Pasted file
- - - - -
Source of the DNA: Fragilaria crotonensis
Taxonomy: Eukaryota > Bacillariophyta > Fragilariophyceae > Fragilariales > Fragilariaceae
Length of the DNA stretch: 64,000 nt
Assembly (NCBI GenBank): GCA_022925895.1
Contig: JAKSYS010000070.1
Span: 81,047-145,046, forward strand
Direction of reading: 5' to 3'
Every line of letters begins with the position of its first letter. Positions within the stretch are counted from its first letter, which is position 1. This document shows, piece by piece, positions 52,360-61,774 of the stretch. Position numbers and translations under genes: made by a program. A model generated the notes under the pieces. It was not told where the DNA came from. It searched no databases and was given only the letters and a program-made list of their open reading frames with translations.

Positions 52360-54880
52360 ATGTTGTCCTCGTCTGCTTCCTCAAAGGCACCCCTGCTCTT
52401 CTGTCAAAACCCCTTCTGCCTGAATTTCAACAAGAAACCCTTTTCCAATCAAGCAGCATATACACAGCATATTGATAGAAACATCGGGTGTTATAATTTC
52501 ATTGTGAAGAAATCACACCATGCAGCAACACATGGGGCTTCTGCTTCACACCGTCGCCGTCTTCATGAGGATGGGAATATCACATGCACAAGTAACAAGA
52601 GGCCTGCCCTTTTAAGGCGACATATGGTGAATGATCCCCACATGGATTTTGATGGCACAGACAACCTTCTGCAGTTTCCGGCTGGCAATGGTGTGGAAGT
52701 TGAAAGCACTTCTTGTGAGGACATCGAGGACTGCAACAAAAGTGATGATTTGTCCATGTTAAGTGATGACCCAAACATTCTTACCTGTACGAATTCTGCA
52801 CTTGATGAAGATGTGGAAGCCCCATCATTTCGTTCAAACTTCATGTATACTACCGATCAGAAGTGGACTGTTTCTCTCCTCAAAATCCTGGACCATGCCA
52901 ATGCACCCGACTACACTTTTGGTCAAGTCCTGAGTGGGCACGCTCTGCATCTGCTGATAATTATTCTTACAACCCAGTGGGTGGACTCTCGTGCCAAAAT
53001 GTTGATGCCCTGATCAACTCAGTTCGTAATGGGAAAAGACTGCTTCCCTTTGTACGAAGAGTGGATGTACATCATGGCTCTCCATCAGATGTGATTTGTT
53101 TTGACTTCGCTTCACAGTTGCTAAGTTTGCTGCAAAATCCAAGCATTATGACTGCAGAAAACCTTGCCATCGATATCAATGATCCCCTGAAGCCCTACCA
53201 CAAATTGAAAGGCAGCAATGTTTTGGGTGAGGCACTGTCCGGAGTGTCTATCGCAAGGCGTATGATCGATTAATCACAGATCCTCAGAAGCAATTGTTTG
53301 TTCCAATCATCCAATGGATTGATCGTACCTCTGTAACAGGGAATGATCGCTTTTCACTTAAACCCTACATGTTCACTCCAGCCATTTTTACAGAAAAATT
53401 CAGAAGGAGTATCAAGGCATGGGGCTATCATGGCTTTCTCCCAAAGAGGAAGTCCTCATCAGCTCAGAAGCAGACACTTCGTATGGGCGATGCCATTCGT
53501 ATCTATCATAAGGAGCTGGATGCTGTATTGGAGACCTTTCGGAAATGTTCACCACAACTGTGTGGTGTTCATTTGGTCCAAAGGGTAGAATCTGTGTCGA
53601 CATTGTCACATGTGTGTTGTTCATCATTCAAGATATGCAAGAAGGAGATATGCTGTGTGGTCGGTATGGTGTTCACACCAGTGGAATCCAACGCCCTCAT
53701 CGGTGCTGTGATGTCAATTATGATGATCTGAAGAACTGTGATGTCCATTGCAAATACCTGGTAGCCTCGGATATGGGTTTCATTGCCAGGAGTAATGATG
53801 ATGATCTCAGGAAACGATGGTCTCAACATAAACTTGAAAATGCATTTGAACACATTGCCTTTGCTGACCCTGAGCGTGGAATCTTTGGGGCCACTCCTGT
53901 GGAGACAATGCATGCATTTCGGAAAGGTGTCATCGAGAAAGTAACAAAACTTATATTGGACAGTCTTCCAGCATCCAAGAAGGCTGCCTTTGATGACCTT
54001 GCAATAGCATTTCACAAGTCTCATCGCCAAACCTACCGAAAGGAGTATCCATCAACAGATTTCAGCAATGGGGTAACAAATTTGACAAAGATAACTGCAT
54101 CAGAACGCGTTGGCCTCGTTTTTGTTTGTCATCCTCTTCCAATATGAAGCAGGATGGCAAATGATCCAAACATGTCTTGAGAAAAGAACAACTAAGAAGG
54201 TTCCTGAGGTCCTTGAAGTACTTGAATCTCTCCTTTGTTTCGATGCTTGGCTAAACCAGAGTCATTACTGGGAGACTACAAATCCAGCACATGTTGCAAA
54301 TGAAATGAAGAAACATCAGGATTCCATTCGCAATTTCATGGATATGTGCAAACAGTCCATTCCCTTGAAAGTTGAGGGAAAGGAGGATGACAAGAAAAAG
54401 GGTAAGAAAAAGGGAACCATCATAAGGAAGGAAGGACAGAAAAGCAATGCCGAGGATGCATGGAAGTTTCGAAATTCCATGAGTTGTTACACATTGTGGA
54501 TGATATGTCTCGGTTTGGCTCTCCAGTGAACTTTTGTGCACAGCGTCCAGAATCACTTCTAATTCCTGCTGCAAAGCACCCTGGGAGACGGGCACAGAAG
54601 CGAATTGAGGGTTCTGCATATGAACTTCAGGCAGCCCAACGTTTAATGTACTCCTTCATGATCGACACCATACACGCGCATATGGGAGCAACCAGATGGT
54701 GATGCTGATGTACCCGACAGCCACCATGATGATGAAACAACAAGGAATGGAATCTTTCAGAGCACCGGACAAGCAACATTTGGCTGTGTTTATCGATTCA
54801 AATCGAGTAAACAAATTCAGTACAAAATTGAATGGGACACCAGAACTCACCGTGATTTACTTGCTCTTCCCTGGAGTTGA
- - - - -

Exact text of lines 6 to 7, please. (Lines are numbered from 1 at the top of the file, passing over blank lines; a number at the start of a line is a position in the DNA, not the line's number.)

Span: 81,047-145,046, forward strand
Direction of reading: 5' to 3'